I recently came across two interesting bits of statistics that put the PVR world in focus.
- 4% of TV homes report owning a DVR (such as TiVo) -- a figure that has doubled in the past 6 months;
- 6% have an HDTV set, up 50% versus six months ago;
- 18% a VCR/DVD dual deck; and
- 5% a PC with a TV tuner.
The numbers sound a bit optimistic (1 in 25 TV viewers has a PVR), and there's no explanation of their sample size or audience on the press release, but the numbers are interesting. I didn't know HDTV had even cracked the 1% mark yet, but I would guess that many of the 6% that own HDTVs just recently bought new televisions that happened to be HDTV, not that they necessarily bought the HDTV deliberately. I'd love to see the percentage of HDTVs that actually are getting over the air, cable, or satellite HD signals. I suspect it's much less than 100%.
I would have never expected to hear that more people can get TV on their computer than all those that own a TiVo like device. That must be great news for someone like Snapstream, though I suspect like HDTV, just because someone can get TV on their computer doesn't necessarily mean they watch TV on their computer or would want to enjoy recorded programs via their computer as opposed to their TV.
The other interesting statistic that has come to light is the trend of average number of channels folks are getting in their homes, over time:
Average Number Of TV Channels Receivable
The Nielsen Ratings folks attribute the trend levelling out and starting a slight decline to DVR use, but like Ernest said over here, the market penetration is just too small (4% if you go with the above data) and that people can only watch so many things before it's too many and for average TV folks, 100 might be that limit.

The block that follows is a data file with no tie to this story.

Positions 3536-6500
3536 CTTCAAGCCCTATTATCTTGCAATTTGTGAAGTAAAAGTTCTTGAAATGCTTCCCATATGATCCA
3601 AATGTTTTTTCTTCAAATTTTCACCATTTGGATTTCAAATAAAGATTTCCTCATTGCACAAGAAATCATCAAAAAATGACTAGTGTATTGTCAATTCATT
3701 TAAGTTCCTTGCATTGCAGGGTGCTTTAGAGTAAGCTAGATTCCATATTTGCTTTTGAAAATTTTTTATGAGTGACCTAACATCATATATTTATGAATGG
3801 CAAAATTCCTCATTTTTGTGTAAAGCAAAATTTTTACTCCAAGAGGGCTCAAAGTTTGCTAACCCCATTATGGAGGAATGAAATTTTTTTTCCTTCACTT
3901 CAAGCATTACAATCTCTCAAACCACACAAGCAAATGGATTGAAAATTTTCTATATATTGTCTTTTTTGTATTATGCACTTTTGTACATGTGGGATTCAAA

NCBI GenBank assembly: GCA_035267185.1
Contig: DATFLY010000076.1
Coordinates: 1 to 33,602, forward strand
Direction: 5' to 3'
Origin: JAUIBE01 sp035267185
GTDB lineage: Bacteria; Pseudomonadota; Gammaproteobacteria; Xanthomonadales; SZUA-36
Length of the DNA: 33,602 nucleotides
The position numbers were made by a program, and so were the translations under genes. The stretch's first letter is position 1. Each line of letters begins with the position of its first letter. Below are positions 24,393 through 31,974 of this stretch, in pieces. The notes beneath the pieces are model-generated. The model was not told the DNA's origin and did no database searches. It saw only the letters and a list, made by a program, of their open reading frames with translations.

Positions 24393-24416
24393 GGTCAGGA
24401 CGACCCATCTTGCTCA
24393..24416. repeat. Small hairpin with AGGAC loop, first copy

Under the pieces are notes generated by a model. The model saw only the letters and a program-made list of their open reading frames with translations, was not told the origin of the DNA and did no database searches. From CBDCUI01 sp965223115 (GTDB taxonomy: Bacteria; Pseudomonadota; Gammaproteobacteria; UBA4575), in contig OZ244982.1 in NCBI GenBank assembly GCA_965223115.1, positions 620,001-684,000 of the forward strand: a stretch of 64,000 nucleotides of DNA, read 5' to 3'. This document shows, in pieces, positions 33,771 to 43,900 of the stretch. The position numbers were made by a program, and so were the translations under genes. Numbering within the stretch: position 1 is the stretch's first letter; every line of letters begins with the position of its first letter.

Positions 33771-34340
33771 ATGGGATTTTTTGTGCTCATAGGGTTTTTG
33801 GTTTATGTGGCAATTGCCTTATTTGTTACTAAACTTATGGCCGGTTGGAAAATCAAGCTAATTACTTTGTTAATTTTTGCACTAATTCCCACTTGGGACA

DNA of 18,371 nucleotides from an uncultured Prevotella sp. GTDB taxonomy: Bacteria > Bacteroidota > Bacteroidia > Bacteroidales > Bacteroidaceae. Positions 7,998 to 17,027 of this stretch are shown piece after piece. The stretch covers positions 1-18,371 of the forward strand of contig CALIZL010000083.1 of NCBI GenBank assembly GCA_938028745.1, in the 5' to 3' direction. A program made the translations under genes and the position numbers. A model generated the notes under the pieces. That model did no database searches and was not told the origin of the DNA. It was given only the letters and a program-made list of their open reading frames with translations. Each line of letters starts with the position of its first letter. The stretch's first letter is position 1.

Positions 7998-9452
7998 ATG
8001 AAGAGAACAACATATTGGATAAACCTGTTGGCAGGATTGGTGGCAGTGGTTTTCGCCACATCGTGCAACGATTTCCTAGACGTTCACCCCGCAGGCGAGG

Personally, I think DVR use allows you to find content on more channels and would send the trend up if more people had a TiVo. Maybe I'm not the average TV viewer, but I'd rather watch the best shows from more networks than more shows from fewer channels. More channels are more work without a DVR, with one, it doesn't really matter.
When I first got DirecTV a couple years ago, I was blown away by the 200+ channels of stuff I might someday watch (ignoring the rest of the 1-999 dial). There are just too many channels, too many shows, and too many schedules to keep track of by hand. My TiVo, on the other hand, can read from those hundreds of channels and just pull down what I want to see. I've used DirecTV without TiVo since, and it sucks. It's just too many channels and you feel lost after a while.
In a way, a TiVo surfing hundreds of channels and just showing me the most recent dozen shows I want is a lot like an RSS reader and weblogs like this one. I bet dollars to doughnuts that folks with RSS readers read more sites, more words, and more information than those that just surf the web aimlessly with a browser. Someone should phone up the Nielsen folks and show them RSS readers.